By Peter O'Neill

Now here is some “earned media” for Cisco. In the context of full disclosure, let me first say that Cisco invited me to its Partner Velocity conference in Barcelona last week, full expenses paid. I stopped by for two nights and one day while traveling home to Stuttgart after a client workshop and meetings in Paris. But this is earned, not paid, media because I was truly excited by what I saw and heard. I’d like to share it with all of you tech marketers; whether you are at Cisco, or a competitor, or a partner-player in one or more of the ecosystems in our industry, you need to sit up and take notice of this event. To close my first point — a trip to Barcelona may sound attractive, enough to merit a “reward” for any organization that took me there. But I actually turn down more than 60% of my briefing and event invitations: I have to produce work as well (and who wants to go to Las Vegas eight times a year). And I certainly do not promise anybody that I will write any type of reports in return.

This was Cisco’s third Partner Velocity conference, and I’d heard great things about it from its partners, so I was eager to see what would happen. This is a conference for partners worldwide (first held in the US, last year’s was in Paris) and here’s the reason I was excited: Its focus was purely on MARKETING. Nobody presented about Cisco products, the sessions had titles such as:

  • Stand out and move up while your competition fails.
  • Effective paid search strategies.
  • How to build engaging customer relationships through CRM.
  • How to design a lead nurturing program that drives sales.
  • How to use existing customers to gain new ones.
  • Unleashing the true power of social media.

Just to illustrate how international this audience was, I now have business cards from marketing managers at Cisco partners in Nigeria, Slovenia, South Africa, Russia (Vladivostok, which is further east of Siberia!), plus various European and North American countries. Luanne Tierney, Cisco’s vice president, global partner organization, put this event together; she told me that there were attendees from all of Cisco’s “sales theaters,” as they call them (i.e., Asia Pacific, Emerging, European, Greater China, US, and Canada). These marketing managers all have the same challenges;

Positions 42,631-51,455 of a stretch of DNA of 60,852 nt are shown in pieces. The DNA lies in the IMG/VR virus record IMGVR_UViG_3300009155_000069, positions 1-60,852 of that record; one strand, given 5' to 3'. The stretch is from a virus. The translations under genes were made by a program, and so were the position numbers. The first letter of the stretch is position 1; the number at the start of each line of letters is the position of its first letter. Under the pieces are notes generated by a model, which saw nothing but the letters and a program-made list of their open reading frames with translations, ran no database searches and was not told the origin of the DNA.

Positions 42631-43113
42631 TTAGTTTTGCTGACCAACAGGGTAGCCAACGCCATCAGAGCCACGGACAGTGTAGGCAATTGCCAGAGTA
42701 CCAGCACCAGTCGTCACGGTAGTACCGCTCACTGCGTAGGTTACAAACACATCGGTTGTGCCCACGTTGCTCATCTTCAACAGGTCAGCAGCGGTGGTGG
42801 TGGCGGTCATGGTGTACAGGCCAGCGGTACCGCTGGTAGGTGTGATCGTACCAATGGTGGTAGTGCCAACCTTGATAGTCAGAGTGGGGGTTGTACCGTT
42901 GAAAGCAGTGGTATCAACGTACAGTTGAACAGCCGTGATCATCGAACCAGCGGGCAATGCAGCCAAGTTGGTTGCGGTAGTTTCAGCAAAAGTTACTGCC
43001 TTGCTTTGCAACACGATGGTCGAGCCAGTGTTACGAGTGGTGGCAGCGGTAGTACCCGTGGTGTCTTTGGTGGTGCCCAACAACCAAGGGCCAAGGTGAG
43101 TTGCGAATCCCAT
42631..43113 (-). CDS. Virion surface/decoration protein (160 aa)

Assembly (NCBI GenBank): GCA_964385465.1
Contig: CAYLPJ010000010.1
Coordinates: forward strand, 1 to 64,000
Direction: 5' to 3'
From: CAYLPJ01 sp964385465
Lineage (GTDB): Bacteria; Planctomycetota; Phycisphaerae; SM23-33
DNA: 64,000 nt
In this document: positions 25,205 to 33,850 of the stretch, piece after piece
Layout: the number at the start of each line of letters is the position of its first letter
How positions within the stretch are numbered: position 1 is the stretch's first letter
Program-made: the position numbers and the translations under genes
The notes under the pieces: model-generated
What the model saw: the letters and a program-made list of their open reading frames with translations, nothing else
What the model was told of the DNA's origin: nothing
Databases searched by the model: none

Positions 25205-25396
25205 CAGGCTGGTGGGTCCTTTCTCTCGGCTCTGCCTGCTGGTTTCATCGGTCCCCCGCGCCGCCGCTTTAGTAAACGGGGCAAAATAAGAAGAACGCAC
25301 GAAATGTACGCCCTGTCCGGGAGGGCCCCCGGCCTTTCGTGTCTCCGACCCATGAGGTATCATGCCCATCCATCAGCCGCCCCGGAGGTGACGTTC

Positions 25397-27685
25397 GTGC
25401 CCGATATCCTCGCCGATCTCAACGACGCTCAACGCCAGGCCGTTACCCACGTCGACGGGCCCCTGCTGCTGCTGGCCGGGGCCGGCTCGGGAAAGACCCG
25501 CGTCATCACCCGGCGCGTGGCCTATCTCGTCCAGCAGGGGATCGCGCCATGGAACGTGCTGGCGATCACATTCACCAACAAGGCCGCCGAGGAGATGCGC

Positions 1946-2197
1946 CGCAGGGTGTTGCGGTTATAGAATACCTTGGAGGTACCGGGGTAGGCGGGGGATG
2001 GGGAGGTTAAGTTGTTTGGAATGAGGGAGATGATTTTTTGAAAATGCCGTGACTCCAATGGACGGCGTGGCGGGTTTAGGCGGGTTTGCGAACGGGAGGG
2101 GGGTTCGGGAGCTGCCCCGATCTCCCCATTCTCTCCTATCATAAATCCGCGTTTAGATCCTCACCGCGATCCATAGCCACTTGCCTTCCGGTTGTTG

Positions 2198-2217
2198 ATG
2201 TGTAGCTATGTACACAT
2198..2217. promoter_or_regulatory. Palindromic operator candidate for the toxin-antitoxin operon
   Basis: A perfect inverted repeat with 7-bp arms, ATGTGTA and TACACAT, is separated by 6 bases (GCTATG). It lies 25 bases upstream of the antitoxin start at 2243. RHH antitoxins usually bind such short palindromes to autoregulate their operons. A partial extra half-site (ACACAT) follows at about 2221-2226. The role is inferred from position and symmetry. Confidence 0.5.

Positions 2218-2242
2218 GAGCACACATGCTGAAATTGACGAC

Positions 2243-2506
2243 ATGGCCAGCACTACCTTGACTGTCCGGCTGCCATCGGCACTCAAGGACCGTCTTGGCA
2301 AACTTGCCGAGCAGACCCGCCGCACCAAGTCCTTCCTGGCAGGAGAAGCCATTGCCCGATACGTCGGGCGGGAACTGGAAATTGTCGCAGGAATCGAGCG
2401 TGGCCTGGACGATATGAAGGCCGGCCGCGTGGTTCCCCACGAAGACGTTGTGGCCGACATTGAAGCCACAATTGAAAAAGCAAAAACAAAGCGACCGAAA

• How to improve marketing programs for customers who now know more than ever about what they want.
  • How to raise the standing and value of marketing within their organizations.

The approximately 200 attendees were primarily marketing executives from the partners (although I’m sure a few CEOs and account managers also snuck in), and the sessions were a mixture of inspirational Marketing 2.0 speakers (personalities like author Scott McCain or Flint McGlaughlin, CEO of Meclabs) plus various marketing consultants presenting in more detail about marketing tactics and programs. Of course, being an analyst that also makes these presentations, I could be a little critical, but the partners lapped this up. I asked as many of the attendees as I could if they had ever seen a similar agenda provided by other technology vendors, and the answer was a resounding “no.” I wasn’t surprised; most technology vendors are still too unsure of their own marketing prowess to be able to share their knowhow with partners. Also, most tech vendors companies want their partners to fully understand the technologies or market trends, so they are mostly attended by sales and/or technology staff. The closest thing I know to this event is the partner training run by Sandy Carter, vice president, IBM Software Group business partners where, last time, they gave social media training to partners in New York.

My colleague Tim Harmon and I have been pointing out the need to help resellers in their marketing skills for quite a while now (check out our report from April 2010). The other subject area that requires more partner education is around new business models, due to the momentum of cloud computing. These are services that we anticipate will be fulfilled both by good tech vendors, as well as by ambitious tech distributors. Good channel partners will value this, and it will become part of their decision-criteria when comparing ecosystem programs.

Do you agree with this? Are you, as a vendor, working on these things? Or, if you are a channel partner, how are you reacting to the changes in our industry at the moment, and what does it mean when you select a new technology vendor to dance with? We’d like your feedback please. If you'd like to hear more about the event, let's talk. 

Always keeping you informed! Peter